While everyone I know is making jokes about how epically they failed to live up to their New Year’s Resolutions for 2015 or bragging about their achievements, I’m feeling quietly smug that I decided to forego more traditional resolutions in favour of asking myself a few very important questions about myself:
Am I who, what and where I want to be? If not, why? How can I change things so that I am?
(Admittedly, I did set myself a bunch of goals, and I’m pretty sure I failed at all of them. I did read like 230 books, far exceeding my Goodreads goal of 75, though, so I’m counting that as a victory. And I started writing book reviews, etc etc.)
Now, in a typical New Year’s Eve blogging activity, I’m going to try and answer those questions.
Am I who I want to be? I don’t know. I don’t think so. I want to be someone who is strong, emotionally and physically, and I know that I’m not. I want to have confidence in my sense of identity. In other words, I want to know who I am — and I don’t feel like I do. I know myself better than I did a year ago, perhaps, but that’s not saying much. And while there have been some moments this year where I’ve looked in the mirror and liked what I saw, identified with what I saw… sometimes I feel so out of place in my own skin that I want to claw it off and become someone else. Charming.
I’ve been having a crisis lately about my writing. I haven’t achieved my goal of finding an agent — I’ve barely even tried, instead giving up and returning to editing (again). I haven’t published any more poetry, and while on Christmas Eve somebody bought Crossroads Poetry, that was the first book I’d sold since a single copy of Broken Body Fragile Heart in June. Which is a long way from my goal of selling maybe two per month. I get it, there’s no money in poetry, but it’s kind of hard to keep believing in myself when all I can see is something that strongly resembles failure.
I also didn’t write much in the way of novels, even edits. So I’m not feeling much like the writer I’ve been trying to be since I was eight.
Sometimes, Cambridge is wonderful. Beautiful gardens, interesting shops, and people who understand my passions, not to mention a dozen different opportunities to be creative. But sometimes, I want nothing more than to drop out, go home or to a different university, and leave that whole world behind.
I never wanted to go to Oxbridge — it was only when I realised I wanted to do Anglo-Saxon, Norse and Celtic that I even started thinking about applying to Cambridge. I didn’t want the pressure and the inferiority complex that being surrounded by clever people would surely give me. With my health, physical and mental, there are a dozen extra hurdles to jump over. And there’ve been points this year when I’ve felt that ASNaC wasn’t worth it.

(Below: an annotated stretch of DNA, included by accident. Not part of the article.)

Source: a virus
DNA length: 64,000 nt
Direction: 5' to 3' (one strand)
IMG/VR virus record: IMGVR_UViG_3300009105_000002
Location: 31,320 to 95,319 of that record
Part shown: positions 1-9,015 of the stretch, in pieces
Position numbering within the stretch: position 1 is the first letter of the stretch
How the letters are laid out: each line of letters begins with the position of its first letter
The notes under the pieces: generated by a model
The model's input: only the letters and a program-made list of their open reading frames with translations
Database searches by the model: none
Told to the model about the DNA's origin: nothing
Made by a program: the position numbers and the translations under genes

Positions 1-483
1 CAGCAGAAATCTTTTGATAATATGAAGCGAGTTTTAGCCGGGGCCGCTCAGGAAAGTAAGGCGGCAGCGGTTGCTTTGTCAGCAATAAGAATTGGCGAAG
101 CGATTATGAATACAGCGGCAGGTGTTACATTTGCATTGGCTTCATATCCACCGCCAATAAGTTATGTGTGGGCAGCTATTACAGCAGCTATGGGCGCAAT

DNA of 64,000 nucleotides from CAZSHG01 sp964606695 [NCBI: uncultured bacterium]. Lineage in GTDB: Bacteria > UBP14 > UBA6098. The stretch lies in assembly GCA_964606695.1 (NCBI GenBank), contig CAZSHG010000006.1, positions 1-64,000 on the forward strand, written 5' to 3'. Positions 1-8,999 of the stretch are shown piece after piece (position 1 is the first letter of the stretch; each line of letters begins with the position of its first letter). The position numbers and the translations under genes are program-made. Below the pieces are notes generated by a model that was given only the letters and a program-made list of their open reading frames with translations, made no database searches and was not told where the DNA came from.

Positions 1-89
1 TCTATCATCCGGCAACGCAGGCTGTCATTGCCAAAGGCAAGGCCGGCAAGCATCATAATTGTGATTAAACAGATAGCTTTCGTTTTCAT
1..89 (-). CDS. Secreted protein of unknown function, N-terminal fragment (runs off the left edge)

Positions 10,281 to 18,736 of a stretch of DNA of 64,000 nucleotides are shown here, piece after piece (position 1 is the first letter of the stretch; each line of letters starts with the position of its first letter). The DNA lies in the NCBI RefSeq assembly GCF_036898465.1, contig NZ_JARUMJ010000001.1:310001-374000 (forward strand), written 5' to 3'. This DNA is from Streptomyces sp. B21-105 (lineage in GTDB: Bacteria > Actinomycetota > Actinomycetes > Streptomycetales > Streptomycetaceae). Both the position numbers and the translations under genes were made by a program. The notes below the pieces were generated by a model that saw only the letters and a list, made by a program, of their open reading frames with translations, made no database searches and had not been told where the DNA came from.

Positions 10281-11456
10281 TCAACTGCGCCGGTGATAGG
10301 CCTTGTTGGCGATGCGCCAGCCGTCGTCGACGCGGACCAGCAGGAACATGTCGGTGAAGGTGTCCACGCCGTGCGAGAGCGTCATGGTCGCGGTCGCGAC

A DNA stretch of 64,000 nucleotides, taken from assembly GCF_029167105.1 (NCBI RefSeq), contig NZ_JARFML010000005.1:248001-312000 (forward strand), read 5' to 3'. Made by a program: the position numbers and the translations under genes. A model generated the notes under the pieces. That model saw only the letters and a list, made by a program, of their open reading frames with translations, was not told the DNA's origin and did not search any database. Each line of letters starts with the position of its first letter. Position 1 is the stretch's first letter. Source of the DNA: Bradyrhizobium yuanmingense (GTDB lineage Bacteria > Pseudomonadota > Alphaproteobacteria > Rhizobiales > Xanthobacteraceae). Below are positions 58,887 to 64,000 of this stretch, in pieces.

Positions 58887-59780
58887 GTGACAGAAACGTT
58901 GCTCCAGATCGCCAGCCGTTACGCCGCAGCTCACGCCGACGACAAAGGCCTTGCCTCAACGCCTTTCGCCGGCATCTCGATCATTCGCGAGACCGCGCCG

Honestly? I think the answer to where is ‘no’. But I don’t know where I’d rather be. Several times this year I wrote in my journal that I don’t know what I want, but this isn’t it. However, I’ve decided to stick with it. I was helping with interviews in December and seeing all the applicants reminded me how much I wanted this when I applied. How desperate I was to get in. Maybe this will be the year my health gets better enough for me to actually enjoy things.
My health’s been the biggest barrier this year, but unlike previous years, it’s been more a case of mental rather than physical health. That said, I’ve had a lot of fatigue issues, so they haven’t helped. I’ve been constantly struggling to overcome despair or apathy in order to find something approximating positivity and motivation. So to a certain extent, these questions have been outside of my control. I can’t be who I want to be while my brain is waging war on my emotions. I can’t do what I want to do when I’m struggling to see the point in getting out of bed.
Like I said, it’s not always something I can control. I’m adjusting my meds. I’m taking vitamin D. I’m hoping to get a daylight lamp in the near future to combat what I think may be mild SAD. I’m hoping that being gluten-free will eventually start to have a positive impact — currently I don’t feel any better, and I can’t eat any of my favourite foods to cheer me up, either. I want to beat these problems once and for all.
Can I do it? I have no idea.
But while this year may not have been the best year of my life, largely because of my health here are some things I did achieve.
- Resurrected my book blog and reviewed a whole load of books, some of them pre-publication.
- Read over 230 books throughout the year, some of them very long.
- Wrote a bunch of short stories for NaNoWriMo and posted them online.
- Went to Aberdeen with Charley, my first holiday away without any supervision. (We got lost a lot.)
- Did Adulty things like voting in my first General Election, phoning the bank all by myself, and earning a bit of money here and there.
- Dyed my hair four different colours and finally began to like certain aspects of my appearance.
- Performed in Coppelia with the Cambridge Ballet Club — and got a role as one of Tybalt’s henchmen in our upcoming production of Romeo & Juliet (this February).
- Didn’t fail my first year of university (in fact, did better than I expected).
- Worked for seven weeks in a library and gained a huge amount of confidence in my abilities and decision making, even if dealing with students was difficult.
- Had consistently higher blog stats than last year, despite irregular posting.
How was your 2015? Any resolutions for 2016? I might post about mine in a couple of days (when I’ve actually thought of them) — I’ll see you on the other side.